Introduction to PostGIS

14. Spatial Joins Exercises

Here’s a reminder of some of the functions we have seen. Hint: they should be useful for the exercises!

  • sum(expression): aggregate to return a sum for a set of records
  • count(expression): aggregate to return the size of a set of records
  • ST_Area(geometry) returns the area of the polygons
  • ST_AsText(geometry) returns WKT text
  • ST_Contains(geometry A, geometry B) returns the true if geometry A contains geometry B
  • ST_Distance(geometry A, geometry B) returns the minimum distance between geometry A and geometry B
  • ST_DWithin(geometry A, geometry B, radius) returns the true if geometry A is radius distance or less from geometry B
  • ST_GeomFromText(text) returns geometry
  • ST_Intersects(geometry A, geometry B) returns the true if geometry A intersects geometry B
  • ST_Length(linestring) returns the length of the linestring
  • ST_Touches(geometry A, geometry B) returns the true if the boundary of geometry A touches geometry B
  • ST_Within(geometry A, geometry B) returns the true if geometry A is within geometry B

Also remember the tables we have available:

  • nyc_census_blocks
    • name, popn_total, boroname, geom
  • nyc_streets
    • name, type, geom
  • nyc_subway_stations
    • name, routes, geom
  • nyc_neighborhoods
    • name, boroname, geom

14.1. Exercises

  • “What subway station is in ‘Little Italy’? What subway route is it on?”

    SELECT s.name, s.routes
    FROM nyc_subway_stations AS s
    JOIN nyc_neighborhoods AS n
    ON ST_Contains(n.geom, s.geom)
    WHERE n.name = 'Little Italy';
    

    Note

    Recall: the function AS is used to give a table another name by using an alias, which can make queries easier to read and write. In this case, s is an alias for nyc_subway_stations, n is an alias for nyc_neighborhoods, s.name refers to the name column in the nyc_subway_stations table, etc.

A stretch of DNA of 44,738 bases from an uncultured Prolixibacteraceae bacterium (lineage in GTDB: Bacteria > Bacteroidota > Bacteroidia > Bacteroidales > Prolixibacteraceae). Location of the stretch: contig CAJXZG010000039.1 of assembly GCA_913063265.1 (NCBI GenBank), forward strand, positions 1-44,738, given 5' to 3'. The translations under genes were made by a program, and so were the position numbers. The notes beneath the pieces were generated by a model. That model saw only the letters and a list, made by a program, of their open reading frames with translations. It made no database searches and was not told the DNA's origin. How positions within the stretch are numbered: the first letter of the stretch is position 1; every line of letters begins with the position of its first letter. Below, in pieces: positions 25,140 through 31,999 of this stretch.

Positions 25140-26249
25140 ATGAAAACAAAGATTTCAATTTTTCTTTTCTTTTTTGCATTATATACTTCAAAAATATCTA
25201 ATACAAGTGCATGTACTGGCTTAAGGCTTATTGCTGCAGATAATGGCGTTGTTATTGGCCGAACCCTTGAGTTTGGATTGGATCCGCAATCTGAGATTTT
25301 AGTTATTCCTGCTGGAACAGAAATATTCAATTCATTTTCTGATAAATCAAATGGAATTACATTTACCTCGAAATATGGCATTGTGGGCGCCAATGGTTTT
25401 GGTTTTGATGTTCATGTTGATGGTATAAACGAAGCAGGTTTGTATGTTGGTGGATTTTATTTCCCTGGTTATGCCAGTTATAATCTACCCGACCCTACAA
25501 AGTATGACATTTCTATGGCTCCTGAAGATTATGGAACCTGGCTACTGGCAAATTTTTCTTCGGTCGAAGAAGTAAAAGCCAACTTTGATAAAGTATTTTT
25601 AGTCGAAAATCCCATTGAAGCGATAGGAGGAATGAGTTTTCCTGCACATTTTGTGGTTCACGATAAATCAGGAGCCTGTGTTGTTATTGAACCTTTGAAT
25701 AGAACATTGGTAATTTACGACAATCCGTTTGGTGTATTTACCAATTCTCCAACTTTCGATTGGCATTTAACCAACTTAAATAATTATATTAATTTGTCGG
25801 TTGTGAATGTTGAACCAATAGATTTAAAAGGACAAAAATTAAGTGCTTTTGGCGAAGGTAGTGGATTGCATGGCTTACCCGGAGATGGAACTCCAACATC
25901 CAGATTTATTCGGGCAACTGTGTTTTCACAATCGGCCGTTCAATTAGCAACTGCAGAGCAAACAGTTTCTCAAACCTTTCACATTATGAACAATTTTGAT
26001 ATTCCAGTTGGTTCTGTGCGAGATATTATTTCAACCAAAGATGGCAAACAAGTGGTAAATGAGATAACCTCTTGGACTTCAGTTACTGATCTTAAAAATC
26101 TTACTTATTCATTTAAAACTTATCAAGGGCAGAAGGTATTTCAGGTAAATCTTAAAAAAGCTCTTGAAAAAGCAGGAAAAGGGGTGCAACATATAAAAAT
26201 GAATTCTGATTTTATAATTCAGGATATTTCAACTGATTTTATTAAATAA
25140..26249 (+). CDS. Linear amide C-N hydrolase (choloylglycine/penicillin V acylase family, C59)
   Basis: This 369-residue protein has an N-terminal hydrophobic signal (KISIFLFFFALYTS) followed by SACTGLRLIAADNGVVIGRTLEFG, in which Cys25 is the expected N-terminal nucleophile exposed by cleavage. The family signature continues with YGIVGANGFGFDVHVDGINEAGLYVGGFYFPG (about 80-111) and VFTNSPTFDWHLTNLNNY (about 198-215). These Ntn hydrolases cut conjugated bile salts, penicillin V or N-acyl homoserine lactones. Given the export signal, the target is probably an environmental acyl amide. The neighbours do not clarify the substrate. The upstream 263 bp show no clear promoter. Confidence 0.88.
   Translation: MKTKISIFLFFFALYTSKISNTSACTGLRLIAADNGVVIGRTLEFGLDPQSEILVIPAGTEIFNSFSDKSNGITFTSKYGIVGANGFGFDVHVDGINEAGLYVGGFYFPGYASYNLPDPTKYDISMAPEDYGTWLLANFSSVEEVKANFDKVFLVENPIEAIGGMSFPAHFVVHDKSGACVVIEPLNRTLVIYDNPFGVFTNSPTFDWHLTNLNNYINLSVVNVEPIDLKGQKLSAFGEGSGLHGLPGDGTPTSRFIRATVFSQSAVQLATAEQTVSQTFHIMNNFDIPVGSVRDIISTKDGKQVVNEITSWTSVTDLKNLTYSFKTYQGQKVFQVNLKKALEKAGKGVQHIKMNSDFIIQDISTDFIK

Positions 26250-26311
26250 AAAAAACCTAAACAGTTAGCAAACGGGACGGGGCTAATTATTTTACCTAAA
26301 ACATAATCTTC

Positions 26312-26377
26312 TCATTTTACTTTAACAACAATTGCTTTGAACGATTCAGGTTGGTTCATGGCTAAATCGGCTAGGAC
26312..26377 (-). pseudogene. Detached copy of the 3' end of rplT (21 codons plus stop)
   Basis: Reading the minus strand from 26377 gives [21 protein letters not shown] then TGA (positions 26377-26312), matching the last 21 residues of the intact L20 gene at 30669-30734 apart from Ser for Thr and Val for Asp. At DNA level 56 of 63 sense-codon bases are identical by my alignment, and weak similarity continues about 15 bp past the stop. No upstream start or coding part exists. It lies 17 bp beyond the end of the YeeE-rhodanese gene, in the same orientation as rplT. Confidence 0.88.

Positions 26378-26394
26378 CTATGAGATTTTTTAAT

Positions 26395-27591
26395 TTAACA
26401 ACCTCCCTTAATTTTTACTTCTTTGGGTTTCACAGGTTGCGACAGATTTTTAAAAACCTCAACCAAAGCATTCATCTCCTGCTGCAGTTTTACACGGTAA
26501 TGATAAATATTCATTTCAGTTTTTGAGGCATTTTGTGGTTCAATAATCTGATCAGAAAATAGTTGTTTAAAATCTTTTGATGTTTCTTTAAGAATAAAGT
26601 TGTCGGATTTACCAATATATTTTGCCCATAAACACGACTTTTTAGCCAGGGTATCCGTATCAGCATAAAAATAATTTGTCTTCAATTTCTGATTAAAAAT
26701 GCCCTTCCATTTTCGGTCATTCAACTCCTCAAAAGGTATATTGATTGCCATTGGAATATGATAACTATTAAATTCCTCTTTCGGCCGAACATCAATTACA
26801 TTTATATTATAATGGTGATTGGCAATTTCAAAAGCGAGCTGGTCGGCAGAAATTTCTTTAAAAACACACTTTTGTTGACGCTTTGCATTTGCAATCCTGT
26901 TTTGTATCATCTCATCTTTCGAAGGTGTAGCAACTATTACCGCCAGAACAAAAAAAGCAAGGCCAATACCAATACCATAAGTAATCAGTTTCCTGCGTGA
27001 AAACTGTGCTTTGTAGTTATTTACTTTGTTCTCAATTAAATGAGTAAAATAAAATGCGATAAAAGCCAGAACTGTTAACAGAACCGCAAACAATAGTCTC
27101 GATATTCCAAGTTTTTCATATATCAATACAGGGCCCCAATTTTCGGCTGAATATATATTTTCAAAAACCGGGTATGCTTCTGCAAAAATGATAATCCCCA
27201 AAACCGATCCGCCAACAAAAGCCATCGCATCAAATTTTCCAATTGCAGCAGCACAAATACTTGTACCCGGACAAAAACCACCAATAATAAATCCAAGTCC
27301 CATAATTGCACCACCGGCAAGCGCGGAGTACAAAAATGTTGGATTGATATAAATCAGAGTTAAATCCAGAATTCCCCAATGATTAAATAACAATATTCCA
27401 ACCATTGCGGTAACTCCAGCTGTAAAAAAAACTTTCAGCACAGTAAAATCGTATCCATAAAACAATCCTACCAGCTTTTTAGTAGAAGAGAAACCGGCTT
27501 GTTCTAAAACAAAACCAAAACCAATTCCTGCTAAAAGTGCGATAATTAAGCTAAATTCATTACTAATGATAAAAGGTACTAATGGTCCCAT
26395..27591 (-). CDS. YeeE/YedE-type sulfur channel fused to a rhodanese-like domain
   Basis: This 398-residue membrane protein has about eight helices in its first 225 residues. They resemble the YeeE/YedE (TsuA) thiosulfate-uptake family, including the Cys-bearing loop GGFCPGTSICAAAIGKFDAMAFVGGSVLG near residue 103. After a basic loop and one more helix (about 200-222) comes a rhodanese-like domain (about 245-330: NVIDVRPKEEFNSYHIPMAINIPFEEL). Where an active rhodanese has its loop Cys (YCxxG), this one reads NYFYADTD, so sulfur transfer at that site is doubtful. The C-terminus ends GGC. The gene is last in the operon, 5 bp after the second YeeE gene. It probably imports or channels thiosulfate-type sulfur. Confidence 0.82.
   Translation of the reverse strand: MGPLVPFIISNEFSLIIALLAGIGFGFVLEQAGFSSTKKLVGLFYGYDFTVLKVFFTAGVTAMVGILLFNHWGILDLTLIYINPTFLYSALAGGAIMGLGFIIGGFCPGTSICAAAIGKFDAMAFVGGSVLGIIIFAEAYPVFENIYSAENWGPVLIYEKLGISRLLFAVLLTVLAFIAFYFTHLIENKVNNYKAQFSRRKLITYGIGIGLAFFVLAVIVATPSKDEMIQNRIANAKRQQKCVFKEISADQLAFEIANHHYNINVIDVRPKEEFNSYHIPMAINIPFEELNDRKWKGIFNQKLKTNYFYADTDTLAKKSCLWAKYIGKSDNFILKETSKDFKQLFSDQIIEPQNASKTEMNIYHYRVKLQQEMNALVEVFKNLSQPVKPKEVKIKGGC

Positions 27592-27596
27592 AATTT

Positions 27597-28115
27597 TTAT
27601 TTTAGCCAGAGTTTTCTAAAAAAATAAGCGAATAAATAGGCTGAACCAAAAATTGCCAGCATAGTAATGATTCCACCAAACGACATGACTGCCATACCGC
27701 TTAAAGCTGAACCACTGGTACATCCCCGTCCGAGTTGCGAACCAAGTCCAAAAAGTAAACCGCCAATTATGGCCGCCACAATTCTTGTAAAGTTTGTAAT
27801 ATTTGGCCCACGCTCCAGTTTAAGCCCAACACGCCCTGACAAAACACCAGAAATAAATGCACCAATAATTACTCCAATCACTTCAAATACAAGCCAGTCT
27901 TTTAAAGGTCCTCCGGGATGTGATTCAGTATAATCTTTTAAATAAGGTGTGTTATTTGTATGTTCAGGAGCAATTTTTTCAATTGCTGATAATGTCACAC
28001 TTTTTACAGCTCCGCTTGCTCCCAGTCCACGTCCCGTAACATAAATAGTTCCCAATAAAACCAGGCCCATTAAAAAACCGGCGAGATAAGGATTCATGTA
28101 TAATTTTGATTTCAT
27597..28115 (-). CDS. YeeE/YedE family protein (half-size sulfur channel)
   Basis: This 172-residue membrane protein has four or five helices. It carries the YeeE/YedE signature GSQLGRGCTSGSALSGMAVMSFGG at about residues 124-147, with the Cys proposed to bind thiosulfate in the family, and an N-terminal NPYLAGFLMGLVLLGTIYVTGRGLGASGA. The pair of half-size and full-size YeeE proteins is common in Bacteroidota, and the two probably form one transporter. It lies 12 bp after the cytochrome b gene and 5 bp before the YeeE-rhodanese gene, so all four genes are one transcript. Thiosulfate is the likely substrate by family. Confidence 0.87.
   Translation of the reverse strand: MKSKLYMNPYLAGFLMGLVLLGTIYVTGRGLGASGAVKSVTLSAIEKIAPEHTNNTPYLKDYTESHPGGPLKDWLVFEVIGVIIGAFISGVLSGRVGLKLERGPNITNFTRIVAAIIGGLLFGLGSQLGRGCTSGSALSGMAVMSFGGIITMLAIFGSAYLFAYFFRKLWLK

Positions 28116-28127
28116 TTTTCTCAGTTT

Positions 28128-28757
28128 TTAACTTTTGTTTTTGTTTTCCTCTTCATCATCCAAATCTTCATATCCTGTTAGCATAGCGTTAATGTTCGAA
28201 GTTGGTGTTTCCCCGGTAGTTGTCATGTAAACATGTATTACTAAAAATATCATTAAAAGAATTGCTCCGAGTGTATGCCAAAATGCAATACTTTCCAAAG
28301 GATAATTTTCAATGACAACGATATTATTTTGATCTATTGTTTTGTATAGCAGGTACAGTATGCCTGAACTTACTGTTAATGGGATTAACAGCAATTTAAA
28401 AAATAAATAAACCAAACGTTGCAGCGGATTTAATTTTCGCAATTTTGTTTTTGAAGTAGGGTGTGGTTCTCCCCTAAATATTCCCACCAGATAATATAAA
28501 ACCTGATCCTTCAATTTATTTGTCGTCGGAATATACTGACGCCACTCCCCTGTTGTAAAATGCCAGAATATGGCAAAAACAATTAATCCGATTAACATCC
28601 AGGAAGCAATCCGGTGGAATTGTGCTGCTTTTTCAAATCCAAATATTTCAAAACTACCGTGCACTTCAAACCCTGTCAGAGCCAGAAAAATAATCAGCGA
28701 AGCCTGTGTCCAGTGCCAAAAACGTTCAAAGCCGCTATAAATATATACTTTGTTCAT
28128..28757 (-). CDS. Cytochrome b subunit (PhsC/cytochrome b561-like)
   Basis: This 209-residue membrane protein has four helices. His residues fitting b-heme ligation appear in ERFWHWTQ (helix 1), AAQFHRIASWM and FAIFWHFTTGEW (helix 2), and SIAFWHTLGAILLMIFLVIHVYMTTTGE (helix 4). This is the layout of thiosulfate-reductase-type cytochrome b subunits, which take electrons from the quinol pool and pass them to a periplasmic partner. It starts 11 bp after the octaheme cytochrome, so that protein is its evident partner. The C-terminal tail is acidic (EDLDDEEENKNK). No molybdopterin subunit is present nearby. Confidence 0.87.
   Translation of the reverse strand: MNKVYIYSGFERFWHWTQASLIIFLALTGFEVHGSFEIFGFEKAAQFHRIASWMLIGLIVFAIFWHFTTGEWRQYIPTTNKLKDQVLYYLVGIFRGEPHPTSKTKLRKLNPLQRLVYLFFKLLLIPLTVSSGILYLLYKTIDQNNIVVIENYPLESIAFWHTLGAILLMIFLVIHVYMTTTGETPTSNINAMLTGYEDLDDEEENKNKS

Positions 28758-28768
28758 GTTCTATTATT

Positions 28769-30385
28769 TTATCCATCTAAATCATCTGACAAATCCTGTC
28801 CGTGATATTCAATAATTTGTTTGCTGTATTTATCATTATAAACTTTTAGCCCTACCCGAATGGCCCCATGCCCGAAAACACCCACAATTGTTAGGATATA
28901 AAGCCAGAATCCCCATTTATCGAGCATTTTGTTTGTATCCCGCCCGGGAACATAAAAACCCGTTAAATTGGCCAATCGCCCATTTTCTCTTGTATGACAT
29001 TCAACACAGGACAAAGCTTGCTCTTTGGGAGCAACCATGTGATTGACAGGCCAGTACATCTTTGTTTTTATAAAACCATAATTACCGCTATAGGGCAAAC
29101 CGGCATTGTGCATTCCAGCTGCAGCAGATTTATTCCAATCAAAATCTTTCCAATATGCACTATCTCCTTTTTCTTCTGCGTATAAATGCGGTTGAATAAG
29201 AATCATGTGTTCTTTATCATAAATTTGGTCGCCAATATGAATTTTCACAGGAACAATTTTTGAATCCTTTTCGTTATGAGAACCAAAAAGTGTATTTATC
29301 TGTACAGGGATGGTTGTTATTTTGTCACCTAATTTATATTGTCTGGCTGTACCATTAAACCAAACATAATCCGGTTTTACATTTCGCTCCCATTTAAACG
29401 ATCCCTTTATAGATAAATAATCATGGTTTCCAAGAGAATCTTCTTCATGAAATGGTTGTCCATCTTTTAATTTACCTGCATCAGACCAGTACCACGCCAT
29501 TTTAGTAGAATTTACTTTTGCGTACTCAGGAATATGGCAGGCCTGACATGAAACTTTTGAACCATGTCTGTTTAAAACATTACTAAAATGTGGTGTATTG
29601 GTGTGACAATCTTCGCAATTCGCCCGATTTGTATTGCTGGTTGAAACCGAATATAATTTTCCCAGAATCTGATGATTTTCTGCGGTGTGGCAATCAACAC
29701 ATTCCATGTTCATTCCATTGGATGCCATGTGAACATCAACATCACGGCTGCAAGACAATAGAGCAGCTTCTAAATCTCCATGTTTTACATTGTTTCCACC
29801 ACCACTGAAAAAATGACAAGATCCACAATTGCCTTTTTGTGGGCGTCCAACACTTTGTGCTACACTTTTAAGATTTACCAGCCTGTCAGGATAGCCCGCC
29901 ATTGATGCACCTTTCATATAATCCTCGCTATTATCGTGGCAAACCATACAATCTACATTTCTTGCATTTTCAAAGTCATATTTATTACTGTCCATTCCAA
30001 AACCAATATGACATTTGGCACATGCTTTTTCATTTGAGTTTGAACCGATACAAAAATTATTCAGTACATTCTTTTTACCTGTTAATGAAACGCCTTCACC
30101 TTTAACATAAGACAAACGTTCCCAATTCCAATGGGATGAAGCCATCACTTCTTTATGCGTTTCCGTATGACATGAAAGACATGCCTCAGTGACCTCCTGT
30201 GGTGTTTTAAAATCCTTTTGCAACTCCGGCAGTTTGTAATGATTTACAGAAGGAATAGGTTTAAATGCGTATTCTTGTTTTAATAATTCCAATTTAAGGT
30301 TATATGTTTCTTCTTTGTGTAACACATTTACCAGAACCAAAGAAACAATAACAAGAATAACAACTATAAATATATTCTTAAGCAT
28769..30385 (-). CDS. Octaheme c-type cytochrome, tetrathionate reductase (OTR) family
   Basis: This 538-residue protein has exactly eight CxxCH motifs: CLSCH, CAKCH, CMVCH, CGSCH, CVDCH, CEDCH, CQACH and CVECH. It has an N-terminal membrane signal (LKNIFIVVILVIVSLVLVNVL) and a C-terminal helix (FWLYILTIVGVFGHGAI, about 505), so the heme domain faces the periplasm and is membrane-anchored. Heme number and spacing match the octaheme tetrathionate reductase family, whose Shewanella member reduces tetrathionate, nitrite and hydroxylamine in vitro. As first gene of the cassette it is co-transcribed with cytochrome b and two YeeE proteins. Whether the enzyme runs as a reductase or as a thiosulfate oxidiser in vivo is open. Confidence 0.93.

name    | routes
    -----------+--------
     Spring St | 6
  • “What are all the neighborhoods served by the 6-train?” (Hint: The routes column in the nyc_subway_stations table has values like ‘B,D,6,V’ and ‘C,6’)

    SELECT DISTINCT n.name, n.boroname
    FROM nyc_subway_stations AS s
    JOIN nyc_neighborhoods AS n
    ON ST_Contains(n.geom, s.geom)
    WHERE strpos(s.routes,'6') > 0;
    
            name        | boroname
    --------------------+-----------
     Midtown            | Manhattan
     Hunts Point        | The Bronx
     Gramercy           | Manhattan
     Little Italy       | Manhattan
     Financial District | Manhattan
     South Bronx        | The Bronx
     Yorkville          | Manhattan
     Murray Hill        | Manhattan
     Mott Haven         | The Bronx
     Upper East Side    | Manhattan
     Chinatown          | Manhattan
     East Harlem        | Manhattan
     Greenwich Village  | Manhattan
     Parkchester        | The Bronx
     Soundview          | The Bronx

    Note

    We used the DISTINCT keyword to remove duplicate values from our result set where there were more than one subway station in a neighborhood.

  • “After 9/11, the ‘Battery Park’ neighborhood was off limits for several days. How many people had to be evacuated?”

    SELECT Sum(popn_total)
    FROM nyc_neighborhoods AS n
    JOIN nyc_census_blocks AS c
    ON ST_Intersects(n.geom, c.geom)
    WHERE n.name = 'Battery Park';
    
    17153
    
  • “What are the population density (people / km^2) of the ‘Upper West Side’ and ‘Upper East Side’?” (Hint: There are 1000000 m^2 in one km^2.)

    SELECT
      n.name,
      Sum(c.popn_total) / (ST_Area(n.geom) / 1000000.0) AS popn_per_sqkm
    FROM nyc_census_blocks AS c
    JOIN nyc_neighborhoods AS n
    ON ST_Intersects(c.geom, n.geom)
    WHERE n.name = 'Upper West Side'
    OR n.name = 'Upper East Side'
    GROUP BY n.name, n.geom;
    
          name       |  popn_per_sqkm
    -----------------+------------------
     Upper East Side | 48524.4877489857
     Upper West Side | 40152.4896080024


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